Re: [RFC 09/10] x86/enter: Create macros to restrict/unrestrict Indirect Branch Speculation
From: David Woodhouse
Date: Sun Jan 21 2018 - 17:00:37 EST
On Sun, 2018-01-21 at 13:35 -0800, Linus Torvalds wrote:
> On Sun, Jan 21, 2018 at 12:28 PM, David Woodhouse wrote:
> > As a hack for existing CPUs, it's just about tolerable â as long as it
> > can die entirely by the next generation.
> That's part of the big problem here. The speculation control cpuid
> stuff shows that Intel actually seems to plan on doing the right thing
> for meltdown (the main question being _when_). Which is not a huge
> surprise, since it should be easy to fix, and it's a really honking
> big hole to drive through. Not doing the right thing for meltdown
> would be completely unacceptable.
> So the IBRS garbage implies that Intel is _not_ planning on doing the
> right thing for the indirect branch speculation.
> Honestly, that's completely unacceptable too.
Agreed. I've been saying that since I first saw the IBRS_ALL proposal.
There's *no* good reason for it to be opt-in. Just fix it!
> > So the part is I think is odd is the IBRS_ALL feature, where a future
> > CPU will advertise "I am able to be not broken" and then you have to
> > set the IBRS bit once at boot time to *ask* it not to be broken. That
> > part is weird, because it ought to have been treated like the RDCL_NO
> > bit â just "you don't have to worry any more, it got better".
> It's not "weird" at all. It's very much part of the whole "this is
> complete garbage" issue.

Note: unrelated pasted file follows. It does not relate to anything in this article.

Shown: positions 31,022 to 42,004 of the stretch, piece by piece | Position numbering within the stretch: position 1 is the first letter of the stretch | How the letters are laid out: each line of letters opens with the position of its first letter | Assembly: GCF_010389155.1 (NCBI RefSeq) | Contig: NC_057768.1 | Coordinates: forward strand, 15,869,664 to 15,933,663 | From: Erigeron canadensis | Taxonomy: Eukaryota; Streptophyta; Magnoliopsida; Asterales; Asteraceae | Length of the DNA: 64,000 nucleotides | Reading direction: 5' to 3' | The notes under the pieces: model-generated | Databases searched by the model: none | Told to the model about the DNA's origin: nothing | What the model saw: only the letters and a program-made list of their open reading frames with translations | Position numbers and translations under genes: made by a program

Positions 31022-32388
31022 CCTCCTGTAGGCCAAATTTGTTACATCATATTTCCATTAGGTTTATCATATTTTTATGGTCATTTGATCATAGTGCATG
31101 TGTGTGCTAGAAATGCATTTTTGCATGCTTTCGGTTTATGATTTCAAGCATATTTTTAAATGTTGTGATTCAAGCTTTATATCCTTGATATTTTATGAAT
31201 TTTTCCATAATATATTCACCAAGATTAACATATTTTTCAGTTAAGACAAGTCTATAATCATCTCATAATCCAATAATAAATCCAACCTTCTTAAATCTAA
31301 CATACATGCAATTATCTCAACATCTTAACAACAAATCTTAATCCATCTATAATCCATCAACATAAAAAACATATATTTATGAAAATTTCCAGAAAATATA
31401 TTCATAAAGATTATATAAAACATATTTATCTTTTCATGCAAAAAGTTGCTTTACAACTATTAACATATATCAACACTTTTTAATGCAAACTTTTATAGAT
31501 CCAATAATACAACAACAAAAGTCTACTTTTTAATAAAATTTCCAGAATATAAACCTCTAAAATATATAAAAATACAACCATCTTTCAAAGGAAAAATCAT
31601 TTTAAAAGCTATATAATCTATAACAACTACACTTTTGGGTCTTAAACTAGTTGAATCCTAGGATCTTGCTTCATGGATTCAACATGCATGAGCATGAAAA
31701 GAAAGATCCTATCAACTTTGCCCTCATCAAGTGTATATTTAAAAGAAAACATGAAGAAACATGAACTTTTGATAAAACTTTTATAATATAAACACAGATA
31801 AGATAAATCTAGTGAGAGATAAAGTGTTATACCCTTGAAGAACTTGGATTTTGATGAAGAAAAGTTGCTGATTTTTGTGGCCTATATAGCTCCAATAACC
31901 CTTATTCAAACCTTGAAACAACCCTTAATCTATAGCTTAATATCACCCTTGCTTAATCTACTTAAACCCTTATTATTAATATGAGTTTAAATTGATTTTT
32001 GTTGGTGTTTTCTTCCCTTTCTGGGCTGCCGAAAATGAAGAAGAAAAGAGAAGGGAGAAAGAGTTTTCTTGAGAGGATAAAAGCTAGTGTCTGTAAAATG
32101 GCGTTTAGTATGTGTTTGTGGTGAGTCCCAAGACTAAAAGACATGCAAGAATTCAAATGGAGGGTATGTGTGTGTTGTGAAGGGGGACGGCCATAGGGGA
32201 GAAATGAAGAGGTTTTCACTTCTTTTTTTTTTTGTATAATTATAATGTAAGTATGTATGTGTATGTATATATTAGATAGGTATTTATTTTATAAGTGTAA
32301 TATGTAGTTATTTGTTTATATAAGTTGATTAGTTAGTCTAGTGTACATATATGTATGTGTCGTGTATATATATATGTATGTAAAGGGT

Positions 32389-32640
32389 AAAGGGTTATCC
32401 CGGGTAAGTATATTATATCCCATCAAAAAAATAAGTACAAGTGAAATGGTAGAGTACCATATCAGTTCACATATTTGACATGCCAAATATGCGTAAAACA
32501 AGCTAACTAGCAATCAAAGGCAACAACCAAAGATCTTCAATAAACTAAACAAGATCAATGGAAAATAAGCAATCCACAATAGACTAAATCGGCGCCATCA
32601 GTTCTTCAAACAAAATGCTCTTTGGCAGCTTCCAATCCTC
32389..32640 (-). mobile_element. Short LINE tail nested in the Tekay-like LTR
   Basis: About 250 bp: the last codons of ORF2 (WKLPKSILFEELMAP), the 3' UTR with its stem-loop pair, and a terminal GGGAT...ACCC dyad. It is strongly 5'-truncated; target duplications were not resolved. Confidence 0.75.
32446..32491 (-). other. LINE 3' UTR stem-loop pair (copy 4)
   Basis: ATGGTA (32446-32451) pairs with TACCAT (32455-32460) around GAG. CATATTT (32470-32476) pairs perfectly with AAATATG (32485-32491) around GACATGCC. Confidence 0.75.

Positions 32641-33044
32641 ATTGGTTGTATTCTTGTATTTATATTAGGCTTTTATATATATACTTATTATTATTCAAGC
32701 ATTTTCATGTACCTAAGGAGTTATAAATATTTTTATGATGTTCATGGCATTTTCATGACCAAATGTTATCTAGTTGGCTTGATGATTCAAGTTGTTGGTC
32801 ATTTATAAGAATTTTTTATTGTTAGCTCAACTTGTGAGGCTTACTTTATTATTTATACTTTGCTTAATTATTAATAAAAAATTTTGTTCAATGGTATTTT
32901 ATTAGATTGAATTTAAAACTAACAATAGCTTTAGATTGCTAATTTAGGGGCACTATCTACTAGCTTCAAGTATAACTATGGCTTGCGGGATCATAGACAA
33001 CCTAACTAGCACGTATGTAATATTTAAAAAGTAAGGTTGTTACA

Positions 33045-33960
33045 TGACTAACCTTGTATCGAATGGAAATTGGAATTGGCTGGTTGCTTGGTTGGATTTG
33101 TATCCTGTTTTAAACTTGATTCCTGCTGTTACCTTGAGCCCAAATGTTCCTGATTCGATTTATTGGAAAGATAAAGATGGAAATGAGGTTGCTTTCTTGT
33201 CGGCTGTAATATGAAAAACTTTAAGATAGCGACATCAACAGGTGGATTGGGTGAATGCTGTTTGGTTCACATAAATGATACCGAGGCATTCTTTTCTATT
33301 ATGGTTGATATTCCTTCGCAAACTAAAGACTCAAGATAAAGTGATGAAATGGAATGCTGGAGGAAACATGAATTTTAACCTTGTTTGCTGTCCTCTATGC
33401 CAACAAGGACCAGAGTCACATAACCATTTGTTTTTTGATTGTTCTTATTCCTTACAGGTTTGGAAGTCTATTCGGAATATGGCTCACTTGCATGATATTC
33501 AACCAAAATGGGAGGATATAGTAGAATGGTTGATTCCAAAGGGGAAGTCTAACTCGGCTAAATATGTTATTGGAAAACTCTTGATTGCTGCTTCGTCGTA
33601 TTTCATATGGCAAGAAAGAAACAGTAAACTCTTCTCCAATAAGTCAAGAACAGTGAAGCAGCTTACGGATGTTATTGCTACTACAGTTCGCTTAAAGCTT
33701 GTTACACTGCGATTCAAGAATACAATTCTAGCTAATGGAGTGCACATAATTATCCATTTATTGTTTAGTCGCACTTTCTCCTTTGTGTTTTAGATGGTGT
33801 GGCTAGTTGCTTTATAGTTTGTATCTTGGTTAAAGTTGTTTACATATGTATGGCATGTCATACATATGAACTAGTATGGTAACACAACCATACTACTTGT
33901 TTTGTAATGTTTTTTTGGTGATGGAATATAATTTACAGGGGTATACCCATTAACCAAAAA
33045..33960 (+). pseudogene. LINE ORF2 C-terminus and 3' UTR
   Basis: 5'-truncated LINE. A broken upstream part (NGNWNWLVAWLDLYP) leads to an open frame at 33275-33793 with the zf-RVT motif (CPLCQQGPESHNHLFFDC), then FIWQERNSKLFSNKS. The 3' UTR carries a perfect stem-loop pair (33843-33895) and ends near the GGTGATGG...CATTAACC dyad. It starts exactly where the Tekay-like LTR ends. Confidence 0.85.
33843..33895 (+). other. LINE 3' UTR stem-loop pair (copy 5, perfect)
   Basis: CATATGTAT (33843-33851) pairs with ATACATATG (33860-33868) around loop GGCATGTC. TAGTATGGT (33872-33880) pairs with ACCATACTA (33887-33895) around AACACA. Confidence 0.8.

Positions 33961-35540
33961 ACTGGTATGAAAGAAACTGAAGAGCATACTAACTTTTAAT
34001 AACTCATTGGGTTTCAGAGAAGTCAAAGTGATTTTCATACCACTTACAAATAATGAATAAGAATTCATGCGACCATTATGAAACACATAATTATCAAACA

> The whole IBRS_ALL feature to me very clearly says "Intel is not
> serious about this, we'll have a ugly hack that will be so expensive
> that we don't want to enable it by default, because that would look
> bad in benchmarks".
> So instead they try to push the garbage down to us. And they are doing
> it entirely wrong, even from a technical standpoint.
Right. The whole IBRS/IBPB thing as a nasty hack in the short term I
could live with, but it's the long-term implications of IBRS_ALL that
I'm unhappy about.
My understanding was that the IBRS_ALL performance was supposed to not
suck â to the extent that we'd just turn it on and then ALTERNATIVE out
the retpolines, and that would be the best option.
But if that's the case, why are they making it an option, and not just
doing the same as RDCL_NO does for "we fixed Meltdown"?
> > We do need the IBPB feature to complete the protection that retpoline
> > gives us â it's that or rebuild all of userspace with retpoline.
> Have you _looked_ at the patches you are talking about?ÂÂYou should
> have - several of them bear your name.
> The patches do things like add the garbage MSR writes to the kernel
> entry/exit points. That's insane. That says "we're trying to protect
> the kernel".ÂÂWe already have retpoline there, with less overhead.
You're looking at IBRS usage, not IBPB. They are different things.
Yes, the one you're looking at really *is* trying to protect the
kernel, and you're right that it's largely redundant with retpoline.
(Assuming we can live with the implications on Skylake, as I said.)
> If this was about flushing the BTB at actual context switches between
> different users, I'd believe you. But that's not at all what the
> patches do.
That's what the *IBPB* patches do. Those were deliberately put first in
the series (and in fact that's where I stopped, when I posted).
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